Ekphrasis: a Cadralor
Miró’s The Birth of the World stymies me.
In his genesis, is that a kite or a bird?
Balloons or faceless heads?
A spider stalking a question mark?
Squiggly lines or horizons, mountains, waves?
Real or surreal? What’s the difference?
Backgrounded by The Shepherd Star,
Breton’s peasant girl steadies a potato sack
on her head. Practiced weariness guides her home.
I want to know who will meet her at the door?
Who will wash her dusty feet? Who will brew
her tea, butter her chunk of bread?
In Jesus’s painting, the table is round.
Magdalene sits on His right amused by the Matthew/
Mark/Luke fight over narratives and the Peter/
Andrew/James row about the largest fish. John passes
bread around. The title? Judas asks. Jesus gleefully replies,
The Boss’s Dinner. Everyone nods. No surprise.
Oil on canvas, 1925: O’Keeffe’s New York Street with Moon.
Ground-level view. Skyscrapers in solid browns, precisely edged
and windowless. No movement in or around. Cloud-banked moon,
haloed streetlamp, red traffic light: a cityscape conceived,
the artist insists, as felt not is. What is the feel of miles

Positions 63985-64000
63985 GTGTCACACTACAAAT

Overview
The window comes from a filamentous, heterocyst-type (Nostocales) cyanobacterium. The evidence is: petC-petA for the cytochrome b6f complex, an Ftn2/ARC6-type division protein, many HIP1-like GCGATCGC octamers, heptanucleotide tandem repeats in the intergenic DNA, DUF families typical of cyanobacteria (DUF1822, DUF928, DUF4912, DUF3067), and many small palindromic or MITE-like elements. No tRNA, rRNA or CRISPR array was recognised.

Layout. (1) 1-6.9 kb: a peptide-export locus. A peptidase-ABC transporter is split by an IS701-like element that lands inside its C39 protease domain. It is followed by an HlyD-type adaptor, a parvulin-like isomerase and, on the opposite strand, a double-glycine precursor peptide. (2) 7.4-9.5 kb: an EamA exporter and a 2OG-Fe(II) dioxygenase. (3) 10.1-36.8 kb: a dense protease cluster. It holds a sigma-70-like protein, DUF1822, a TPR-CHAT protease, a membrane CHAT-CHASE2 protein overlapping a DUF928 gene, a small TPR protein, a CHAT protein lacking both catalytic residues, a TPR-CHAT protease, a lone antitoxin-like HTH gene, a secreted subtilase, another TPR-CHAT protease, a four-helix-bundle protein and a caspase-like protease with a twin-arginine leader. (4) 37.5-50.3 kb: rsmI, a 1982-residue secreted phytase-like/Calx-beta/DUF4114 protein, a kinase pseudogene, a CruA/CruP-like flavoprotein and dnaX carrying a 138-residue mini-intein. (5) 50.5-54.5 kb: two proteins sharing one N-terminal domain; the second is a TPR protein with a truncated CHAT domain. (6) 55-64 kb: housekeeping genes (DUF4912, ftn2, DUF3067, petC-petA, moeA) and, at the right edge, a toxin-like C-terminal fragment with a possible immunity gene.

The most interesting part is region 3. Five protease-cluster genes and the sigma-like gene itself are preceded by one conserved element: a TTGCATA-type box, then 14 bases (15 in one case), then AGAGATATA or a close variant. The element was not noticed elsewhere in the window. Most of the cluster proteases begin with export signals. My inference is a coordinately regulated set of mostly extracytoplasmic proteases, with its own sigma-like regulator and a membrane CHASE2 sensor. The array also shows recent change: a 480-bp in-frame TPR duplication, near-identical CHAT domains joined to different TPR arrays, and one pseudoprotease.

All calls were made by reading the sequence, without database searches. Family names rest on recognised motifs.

of time away from mountains and desert blooms?
Colour-pencil on creamy white: Self- Portrait of a Poet
Aging as She Writes. On her lap a child laughs.
Beside her desk, a teen practices confidence.
Slips of questions slide across the sun-drenched floor.
Outside, maple buds whisper the calendar’s turn.
They’ve arrived to revitalize her slowing down.
This poem was first published in POETiCA REViEW.
Blissfully retired in Clackamas, Oregon, Carolyn Martin is a lover of gardening and snorkeling, feral cats and backyard birds, writing and photography. Since the only poem she wrote in high school was red penciled “extremely maudlin,” she is amazed she has continued to write. Her poems have appeared in more than 175 journals throughout North America, Australia, and the UK. See more at www.carolynmartinpoet.com.
The Ekphrastic Review
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